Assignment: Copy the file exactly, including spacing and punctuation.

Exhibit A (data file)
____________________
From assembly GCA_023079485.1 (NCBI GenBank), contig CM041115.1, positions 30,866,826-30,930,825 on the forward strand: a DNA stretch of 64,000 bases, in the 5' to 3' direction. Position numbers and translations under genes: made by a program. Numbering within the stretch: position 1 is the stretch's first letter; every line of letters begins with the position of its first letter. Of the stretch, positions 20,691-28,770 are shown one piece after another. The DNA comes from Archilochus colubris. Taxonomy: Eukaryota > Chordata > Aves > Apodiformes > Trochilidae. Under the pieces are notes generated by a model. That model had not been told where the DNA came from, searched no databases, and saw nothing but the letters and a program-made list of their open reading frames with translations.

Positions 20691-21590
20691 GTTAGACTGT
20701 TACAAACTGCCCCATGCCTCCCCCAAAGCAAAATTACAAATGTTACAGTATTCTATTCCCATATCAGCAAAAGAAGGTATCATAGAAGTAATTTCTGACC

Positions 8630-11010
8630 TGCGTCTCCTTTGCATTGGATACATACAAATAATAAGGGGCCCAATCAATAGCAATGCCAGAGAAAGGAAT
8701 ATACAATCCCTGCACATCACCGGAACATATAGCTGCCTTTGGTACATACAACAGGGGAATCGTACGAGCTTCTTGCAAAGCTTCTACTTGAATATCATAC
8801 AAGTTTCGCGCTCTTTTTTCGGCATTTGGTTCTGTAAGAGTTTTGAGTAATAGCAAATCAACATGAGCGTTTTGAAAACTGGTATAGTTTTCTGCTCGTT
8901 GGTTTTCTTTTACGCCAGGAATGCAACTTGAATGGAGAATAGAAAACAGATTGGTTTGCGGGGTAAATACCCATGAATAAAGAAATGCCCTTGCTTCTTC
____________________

From assembly GCA_023079485.1 (NCBI GenBank), contig CM041115.1, positions 30,866,826-30,930,825 on the forward strand: a DNA stretch of 64,000 bases, in the 5' to 3' direction. Position numbers and translations under genes: made by a program. Numbering within the stretch: position 1 is the stretch's first letter; every line of letters begins with the position of its first letter. Of the stretch, positions 20,691-28,770 are shown one piece after another. The DNA comes from Archilochus colubris. Taxonomy: Eukaryota > Chordata > Aves > Apodiformes > Trochilidae. Under the pieces are notes generated by a model. That model had not been told where the DNA came from, searched no databases, and saw nothing but the letters and a program-made list of their open reading frames with translations.

Positions 20691-21590
20691 GTTAGACTGT
20701 TACAAACTGCCCCATGCCTCCCCCAAAGCAAAATTACAAATGTTACAGTATTCTATTCCCATATCAGCAAAAGAAGGTATCATAGAAGTAATTTCTGACC

Positions 8630-11010
8630 TGCGTCTCCTTTGCATTGGATACATACAAATAATAAGGGGCCCAATCAATAGCAATGCCAGAGAAAGGAAT
8701 ATACAATCCCTGCACATCACCGGAACATATAGCTGCCTTTGGTACATACAACAGGGGAATCGTACGAGCTTCTTGCAAAGCTTCTACTTGAATATCATAC
8801 AAGTTTCGCGCTCTTTTTTCGGCATTTGGTTCTGTAAGAGTTTTGAGTAATAGCAAATCAACATGAGCGTTTTGAAAACTGGTATAGTTTTCTGCTCGTT
8901 GGTTTTCTTTTACGCCAGGAATGCAACTTGAATGGAGAATAGAAAACAGATTGGTTTGCGGGGTAAATACCCATGAATAAAGAAATGCCCTTGCTTCTTC